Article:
Majority of marriage proposals are not a surprise, study finds

Getting engaged is big news. But it's not always a surprise.

The Knot, a popular online wedding brand, recently released its 2017 Jewelry & Engagement Study ahead of the 'proposal season'-- the time of the year when 37 percent of couples get engaged.

The study found, the number of brides that report being surprised by a proposal is declining. Only 35 percent of brides-- about one in three-- are surprised by their other half when proposed to.

"We're seeing proposers put more time, thought and effort into creating the perfect proposal, as well as an engagement ring they know their partner will love," said Kristen Maxwell Cooper, editor in chief of The Knot in a press statement. "And while proposals are less of a surprise than in years past, there's an uptick in grooms returning to time-honored traditions, like proposing with the engagement ring in hand and getting down on one knee."

In 2017, tradition was in style, according to the report.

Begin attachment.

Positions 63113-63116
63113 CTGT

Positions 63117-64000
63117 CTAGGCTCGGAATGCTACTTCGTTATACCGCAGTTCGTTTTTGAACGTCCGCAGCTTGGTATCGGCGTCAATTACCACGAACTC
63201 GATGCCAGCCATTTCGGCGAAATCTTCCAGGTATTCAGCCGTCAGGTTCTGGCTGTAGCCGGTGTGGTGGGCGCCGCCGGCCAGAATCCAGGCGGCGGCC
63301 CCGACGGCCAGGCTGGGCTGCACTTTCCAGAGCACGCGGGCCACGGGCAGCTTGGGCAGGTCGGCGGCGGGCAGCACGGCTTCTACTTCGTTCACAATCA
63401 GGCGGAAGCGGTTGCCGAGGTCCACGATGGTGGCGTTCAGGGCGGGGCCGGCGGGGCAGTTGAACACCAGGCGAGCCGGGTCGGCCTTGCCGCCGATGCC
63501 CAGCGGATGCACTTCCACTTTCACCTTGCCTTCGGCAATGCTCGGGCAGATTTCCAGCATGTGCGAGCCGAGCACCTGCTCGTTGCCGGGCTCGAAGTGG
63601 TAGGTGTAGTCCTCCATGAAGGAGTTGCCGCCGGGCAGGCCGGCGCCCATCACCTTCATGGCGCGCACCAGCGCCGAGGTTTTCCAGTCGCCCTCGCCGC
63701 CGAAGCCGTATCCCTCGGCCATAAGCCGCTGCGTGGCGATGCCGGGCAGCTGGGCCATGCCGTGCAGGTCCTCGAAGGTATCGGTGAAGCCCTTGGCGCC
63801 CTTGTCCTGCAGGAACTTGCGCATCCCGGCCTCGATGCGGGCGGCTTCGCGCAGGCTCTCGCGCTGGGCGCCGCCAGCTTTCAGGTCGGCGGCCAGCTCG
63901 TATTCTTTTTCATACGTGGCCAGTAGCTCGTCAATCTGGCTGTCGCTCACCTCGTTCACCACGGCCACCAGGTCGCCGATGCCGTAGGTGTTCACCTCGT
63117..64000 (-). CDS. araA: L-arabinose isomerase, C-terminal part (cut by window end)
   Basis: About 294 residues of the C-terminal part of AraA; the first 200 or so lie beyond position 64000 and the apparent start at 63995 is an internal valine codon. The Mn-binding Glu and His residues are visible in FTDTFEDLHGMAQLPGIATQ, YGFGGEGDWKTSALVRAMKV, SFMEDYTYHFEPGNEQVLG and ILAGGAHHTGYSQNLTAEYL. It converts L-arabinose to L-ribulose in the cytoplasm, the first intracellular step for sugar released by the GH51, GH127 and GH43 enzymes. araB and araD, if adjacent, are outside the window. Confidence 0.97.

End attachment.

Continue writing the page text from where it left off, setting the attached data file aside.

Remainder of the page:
Nine in ten grooms proposed with an engagement ring in hand and used the words, "Will you marry me?" up from 85 percent and 86 percent, respectively, since 2011.

Nearly 80 percent of grooms reported asking for their partner's family permission before proposing, an increase from the past.

Online dating is now the most popular way spouses meet, according to the study.

One in five brides reported meeting their significant other through online dating. Just as more couples are meeting online, more are also reporting buying engagement rings on the internet. The majority of grooms are still shopping for rings at retailers but 14 percent of grooms reported buying the ring online, compared to ten percent in 2011.

Grooms who bought their rings online cited better pricing, convenience and wanting to build a custom ring as reasons for skipping the brick-and-mortar stores.

Digital is an overall theme when planning a wedding nowadays. The report found, 90 percent of couples used mobile devices for wedding planning in 2016.

The study also shows a shift in private proposals with nearly half of proposals taking place at a public location such as a scenic spot, a garden or a park. That's up from 34 percent in 2011.